After premiering at the opening night of the 2009 Urban World Film Festival, director F. Gary Gray's latest film, "Law Abiding Citizen," showed what he does best: tell a story that captivates his audience. ESSENCE.com caught up with the visionary to talk about his Oscar-friendly cast, the cultural significance of his films Set It Off and Friday," and why he's still able to keep it moving in Hollywood.
ESSENCE.COM: How does it feel to work with Oscar winner and nominee?
F. GARY GRAY: It's incredible to work with actors of that caliber; they always bring new gifts to a film that neither the director nor the writer could have envisioned. Take Viola for example; there was one day when Viola jumped on a plane, arrived to set, threw on her wardrobe, and gave us a magical performance. Combine that with Jamie's ability to always perform on the highest level and what you get is pure fire.
ESSENCE.COM: What do you hope this generation of movie watchers will gain from your new film, "Law Abiding Citizen?"
GRAY: I want them to see a retro-fresh approach to the psychological thriller. The film has a high-powered, mano y mano battle on the surface but you'll find that a chess game between Jamie's and Gerry's characters begin to unravel. It adds a unique complexity to the film and I felt shooting it with a neo-noir look would complement that complexity by giving it a classic look that still relates to a modern audience.
ESSENCE.COM: As a director you have extremely diverse perspectives. What inspired your earlier films "Friday" and "Set it Off"?
GRAY: I wanted people to see a completely new and different perspective of Black culture. Films like "Menace 2 Society" and "Boyz N the Hood" shined the light on socio-economic problems in the inner cities. We wanted to contribute to that cause by using a different avenue. With "Friday," we developed a film that saw the inner cities from a different angle; a fun, a familial place. Rather than showing the senseless violence that happens, it instilled the message that problems don't have to be resolved with guns and it had to be funny as hell. With "Set It Off," I was attracted to how unique the story was. Four Black women who become bank robbers through their individual circumstances. It was a film that showed Black women becoming empowered and taking control of their own destinies, albeit through illegal means. Like "Law Abiding Citizen," "that film at its core was a morality tale that posed the question in what circumstance is committing a bad act acceptable?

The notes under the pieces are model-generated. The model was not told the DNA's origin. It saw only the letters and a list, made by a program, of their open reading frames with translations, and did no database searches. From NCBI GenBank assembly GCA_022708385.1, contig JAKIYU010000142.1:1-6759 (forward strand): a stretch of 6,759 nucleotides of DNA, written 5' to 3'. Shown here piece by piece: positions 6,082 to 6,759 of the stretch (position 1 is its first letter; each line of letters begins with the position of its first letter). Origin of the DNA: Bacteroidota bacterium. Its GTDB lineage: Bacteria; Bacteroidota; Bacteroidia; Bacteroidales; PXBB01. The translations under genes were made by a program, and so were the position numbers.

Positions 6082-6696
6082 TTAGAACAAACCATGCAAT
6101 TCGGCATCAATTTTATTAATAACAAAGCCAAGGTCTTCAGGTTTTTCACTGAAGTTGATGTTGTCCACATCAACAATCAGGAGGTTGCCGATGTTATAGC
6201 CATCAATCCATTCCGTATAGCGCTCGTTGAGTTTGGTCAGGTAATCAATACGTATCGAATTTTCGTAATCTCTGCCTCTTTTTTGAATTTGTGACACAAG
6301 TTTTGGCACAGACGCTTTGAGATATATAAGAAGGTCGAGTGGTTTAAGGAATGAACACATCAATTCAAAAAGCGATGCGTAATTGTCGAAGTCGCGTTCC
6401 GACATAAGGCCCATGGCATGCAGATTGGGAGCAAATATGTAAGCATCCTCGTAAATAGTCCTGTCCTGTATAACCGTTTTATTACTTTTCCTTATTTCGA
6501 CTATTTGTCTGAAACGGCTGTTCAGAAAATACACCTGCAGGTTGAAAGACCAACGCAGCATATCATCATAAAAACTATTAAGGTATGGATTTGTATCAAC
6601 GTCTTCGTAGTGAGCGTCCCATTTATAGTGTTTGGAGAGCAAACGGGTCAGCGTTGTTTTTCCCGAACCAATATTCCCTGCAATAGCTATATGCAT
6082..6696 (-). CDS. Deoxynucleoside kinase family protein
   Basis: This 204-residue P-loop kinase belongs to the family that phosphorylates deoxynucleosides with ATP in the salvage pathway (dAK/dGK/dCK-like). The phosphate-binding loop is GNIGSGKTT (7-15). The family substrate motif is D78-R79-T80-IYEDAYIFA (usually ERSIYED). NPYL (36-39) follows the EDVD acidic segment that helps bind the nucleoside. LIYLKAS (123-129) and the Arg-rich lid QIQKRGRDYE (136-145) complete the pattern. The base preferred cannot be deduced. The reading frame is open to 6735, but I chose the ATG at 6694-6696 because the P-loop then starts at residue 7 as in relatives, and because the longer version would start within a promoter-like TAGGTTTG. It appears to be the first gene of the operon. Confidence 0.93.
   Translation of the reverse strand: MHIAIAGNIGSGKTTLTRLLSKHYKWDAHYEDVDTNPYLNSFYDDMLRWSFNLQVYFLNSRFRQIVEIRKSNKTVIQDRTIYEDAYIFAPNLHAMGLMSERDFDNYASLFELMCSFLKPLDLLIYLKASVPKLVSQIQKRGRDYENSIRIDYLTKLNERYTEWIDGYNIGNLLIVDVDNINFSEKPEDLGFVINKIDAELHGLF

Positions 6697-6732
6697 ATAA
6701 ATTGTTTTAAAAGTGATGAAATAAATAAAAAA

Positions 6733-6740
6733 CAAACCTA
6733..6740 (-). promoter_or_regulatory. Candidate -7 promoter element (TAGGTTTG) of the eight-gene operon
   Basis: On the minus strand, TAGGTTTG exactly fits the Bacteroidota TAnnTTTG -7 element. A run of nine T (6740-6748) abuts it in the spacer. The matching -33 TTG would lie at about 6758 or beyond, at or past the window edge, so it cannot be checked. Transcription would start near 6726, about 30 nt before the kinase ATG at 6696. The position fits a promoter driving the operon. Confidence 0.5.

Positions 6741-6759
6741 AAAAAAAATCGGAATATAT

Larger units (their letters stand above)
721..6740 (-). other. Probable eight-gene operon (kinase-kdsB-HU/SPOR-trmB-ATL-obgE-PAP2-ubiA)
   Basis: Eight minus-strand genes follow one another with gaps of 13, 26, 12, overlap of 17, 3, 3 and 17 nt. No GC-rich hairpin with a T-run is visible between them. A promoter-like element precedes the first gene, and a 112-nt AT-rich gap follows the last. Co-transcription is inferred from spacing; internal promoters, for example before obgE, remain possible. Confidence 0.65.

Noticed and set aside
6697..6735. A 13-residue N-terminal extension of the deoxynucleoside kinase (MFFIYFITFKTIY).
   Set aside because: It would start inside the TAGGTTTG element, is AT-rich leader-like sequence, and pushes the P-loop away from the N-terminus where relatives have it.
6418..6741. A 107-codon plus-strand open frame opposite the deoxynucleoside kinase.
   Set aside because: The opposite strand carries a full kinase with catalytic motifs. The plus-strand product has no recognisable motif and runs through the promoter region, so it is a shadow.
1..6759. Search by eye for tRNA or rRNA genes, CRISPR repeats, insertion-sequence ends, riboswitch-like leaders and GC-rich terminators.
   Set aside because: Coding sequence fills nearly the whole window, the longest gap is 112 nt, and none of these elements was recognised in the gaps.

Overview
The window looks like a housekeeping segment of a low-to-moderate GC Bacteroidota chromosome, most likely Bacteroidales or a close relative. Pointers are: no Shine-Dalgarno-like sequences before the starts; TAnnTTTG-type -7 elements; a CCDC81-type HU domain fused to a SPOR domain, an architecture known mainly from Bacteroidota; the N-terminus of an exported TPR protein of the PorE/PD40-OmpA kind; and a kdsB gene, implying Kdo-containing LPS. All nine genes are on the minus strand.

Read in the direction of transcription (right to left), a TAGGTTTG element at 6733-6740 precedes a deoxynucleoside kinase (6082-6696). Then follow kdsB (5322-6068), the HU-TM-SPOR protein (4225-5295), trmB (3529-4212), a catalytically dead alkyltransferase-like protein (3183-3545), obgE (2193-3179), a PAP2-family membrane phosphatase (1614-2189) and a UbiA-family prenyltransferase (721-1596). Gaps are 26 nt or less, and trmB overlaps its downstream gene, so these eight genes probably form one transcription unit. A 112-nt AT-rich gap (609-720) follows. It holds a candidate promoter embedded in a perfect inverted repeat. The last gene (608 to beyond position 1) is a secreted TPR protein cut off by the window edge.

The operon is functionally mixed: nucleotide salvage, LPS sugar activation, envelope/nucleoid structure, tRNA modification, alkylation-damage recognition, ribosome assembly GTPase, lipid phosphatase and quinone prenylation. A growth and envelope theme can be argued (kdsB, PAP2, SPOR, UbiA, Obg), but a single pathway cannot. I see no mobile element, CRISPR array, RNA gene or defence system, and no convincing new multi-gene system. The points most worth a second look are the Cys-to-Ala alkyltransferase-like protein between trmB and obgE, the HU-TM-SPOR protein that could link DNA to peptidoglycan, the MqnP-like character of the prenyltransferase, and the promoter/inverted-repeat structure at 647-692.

ESSENCE.COM: In retrospect, how do you think your cult classics influenced the urban film landscape and Black America?
GRAY: I don't know. It may have inspired other filmmakers to tell different stories about their experiences. That's a tough one. It's every filmmakers dream to shoot a film that thinks outside the box and still works. Sometimes it doesn't work. So, when it does and it reaches out to such a devoted audience, it's really gratifying.
ESSENCE.COM: What is the secret to your sustaining power as a filmmaker?
GRAY: I don't know if I'd officially declare it "the secret," but I make sure that I'm deeply passionate about the movies I make regardless of genre. Maybe, they've all been so different because I've never identified myself with any particular category of film. I just keep making the films that I love and would want to see in the theater.
"Law Abiding Citizen" in theaters nationwide on Friday, October 16.